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Editors released conditionally on orders of President

Cameroonian journalist Robert Myinta
Cameroonian journalist Robert Myinta

Cameroonian journalists Robert Mintya and Serge Sabouang were released conditionally on 24 November on the order of President Paul Biya, report Journaliste en danger (JED), Canadian Journalists for Free Expression (CJFE), PEN International's Writers in Prison Committee (WiPC) and Reporters Without Borders (RSF). They had been in prison since March 2010.

Mintya, the editor of the weekly "Le Devoir" and chair of the ethics board of Union des Journalists Libres du Cameroun, and Sabouang, publisher of the bimonthly newspaper "La Nation", were arrested in March and accused of forging the signature of the President's Chief of Staff, Laurent Esso.

RSF says there were unconfirmed reports that Esso died the night before they were released.

Bibi Ngota, editor of the "Cameroun Express", was also jailed with the other two journalists. Ngota died while in custody on 22 April of unconfirmed causes, but CJFE believes that he died due to the "appalling conditions in the prison and a lack of medical attention."

The three journalists were honoured with CJFE's International Press Freedom Award last week. Ngota's sister, Thérèse Tchoubet, speaking from Toronto said, "We have CJFE to thank. Their recognition of the case contributed directly to the liberation of Serge and Robert. It is a victory."

Sabouang told JED that they were never brought to trial. "Despite our release, the case is still pending before the court," he added. CJFE is urging the government of Cameroon to drop all charges in recognition that Mintya and Sabouang, along with Ngota, were simply doing their jobs as journalists, and have committed no crime.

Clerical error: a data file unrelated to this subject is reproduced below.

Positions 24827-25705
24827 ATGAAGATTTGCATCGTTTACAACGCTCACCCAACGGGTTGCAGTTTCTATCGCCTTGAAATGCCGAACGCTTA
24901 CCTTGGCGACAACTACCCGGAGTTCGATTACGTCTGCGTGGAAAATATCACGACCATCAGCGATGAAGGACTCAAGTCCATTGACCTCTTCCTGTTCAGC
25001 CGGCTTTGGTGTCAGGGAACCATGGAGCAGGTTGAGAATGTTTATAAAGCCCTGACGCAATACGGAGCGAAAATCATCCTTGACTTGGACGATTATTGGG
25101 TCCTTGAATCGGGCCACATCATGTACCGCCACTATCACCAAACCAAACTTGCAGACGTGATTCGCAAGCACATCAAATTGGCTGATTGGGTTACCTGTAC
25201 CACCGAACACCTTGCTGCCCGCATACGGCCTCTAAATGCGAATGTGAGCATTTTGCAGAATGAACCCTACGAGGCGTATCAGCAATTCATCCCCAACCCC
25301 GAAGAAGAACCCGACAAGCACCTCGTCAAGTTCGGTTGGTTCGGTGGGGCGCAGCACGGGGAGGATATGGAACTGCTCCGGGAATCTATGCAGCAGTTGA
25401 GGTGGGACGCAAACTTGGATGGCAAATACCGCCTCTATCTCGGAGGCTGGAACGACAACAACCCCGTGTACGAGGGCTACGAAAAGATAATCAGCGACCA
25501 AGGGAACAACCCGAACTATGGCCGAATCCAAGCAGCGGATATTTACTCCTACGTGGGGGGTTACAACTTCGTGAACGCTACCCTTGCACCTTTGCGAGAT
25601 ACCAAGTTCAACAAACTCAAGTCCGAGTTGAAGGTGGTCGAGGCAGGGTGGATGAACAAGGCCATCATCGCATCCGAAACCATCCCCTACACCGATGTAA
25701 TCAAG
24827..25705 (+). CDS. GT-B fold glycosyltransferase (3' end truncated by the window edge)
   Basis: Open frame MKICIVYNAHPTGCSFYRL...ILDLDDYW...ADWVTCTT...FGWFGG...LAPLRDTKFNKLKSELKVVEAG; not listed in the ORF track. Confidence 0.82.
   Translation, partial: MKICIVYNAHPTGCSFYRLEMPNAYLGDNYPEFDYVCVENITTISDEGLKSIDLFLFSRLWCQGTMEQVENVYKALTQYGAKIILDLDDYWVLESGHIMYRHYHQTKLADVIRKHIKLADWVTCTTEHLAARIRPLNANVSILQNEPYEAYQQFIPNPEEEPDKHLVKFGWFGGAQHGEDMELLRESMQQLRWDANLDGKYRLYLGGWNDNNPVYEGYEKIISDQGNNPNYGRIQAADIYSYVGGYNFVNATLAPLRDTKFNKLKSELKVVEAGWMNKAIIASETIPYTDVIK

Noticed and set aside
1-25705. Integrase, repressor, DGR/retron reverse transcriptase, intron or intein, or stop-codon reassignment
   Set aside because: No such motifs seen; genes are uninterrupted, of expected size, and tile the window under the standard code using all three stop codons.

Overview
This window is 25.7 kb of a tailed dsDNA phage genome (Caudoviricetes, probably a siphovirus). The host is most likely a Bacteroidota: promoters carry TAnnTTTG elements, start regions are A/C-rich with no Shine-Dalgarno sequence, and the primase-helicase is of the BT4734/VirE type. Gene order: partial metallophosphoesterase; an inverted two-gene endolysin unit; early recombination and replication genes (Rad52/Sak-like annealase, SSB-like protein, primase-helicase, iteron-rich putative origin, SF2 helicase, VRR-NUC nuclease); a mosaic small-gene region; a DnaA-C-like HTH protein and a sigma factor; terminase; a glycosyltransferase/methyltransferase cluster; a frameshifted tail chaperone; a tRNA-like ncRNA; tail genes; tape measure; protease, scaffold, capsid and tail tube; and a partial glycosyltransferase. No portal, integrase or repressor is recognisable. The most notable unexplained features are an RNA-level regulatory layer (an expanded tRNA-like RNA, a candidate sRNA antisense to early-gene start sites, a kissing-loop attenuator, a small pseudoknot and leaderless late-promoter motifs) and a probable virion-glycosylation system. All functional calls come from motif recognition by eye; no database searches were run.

"The fact they were released the day before they were to receive their awards is proof to us that bringing international pressure to bear can have an incredible impact," said CJFE. "It is an inspiration to continue this important work on behalf of our colleagues in Cameroon and around the world."

As a result of the two newspaper editors' prolonged detention and Ngota's death, Cameroon fell 20 places in RSF's 2010 press freedom index.

Meanwhile, fellow Cameroonian journalist Rosine Flore Azanmene of Radio Tiemeni Siantou received the "Jean Hélène" Francophone Prize for Press Freedom last week in Paris for a radio broadcast in August about the failure to provide adequate food to the detainees in Yaoundé's main prison. The prize was jointly created by RSF, RFI - France's leading 24-hour international news radio station, and the Department for Peace, Democracy and Human Rights of the International Organisation of the Francophonie (OIF).

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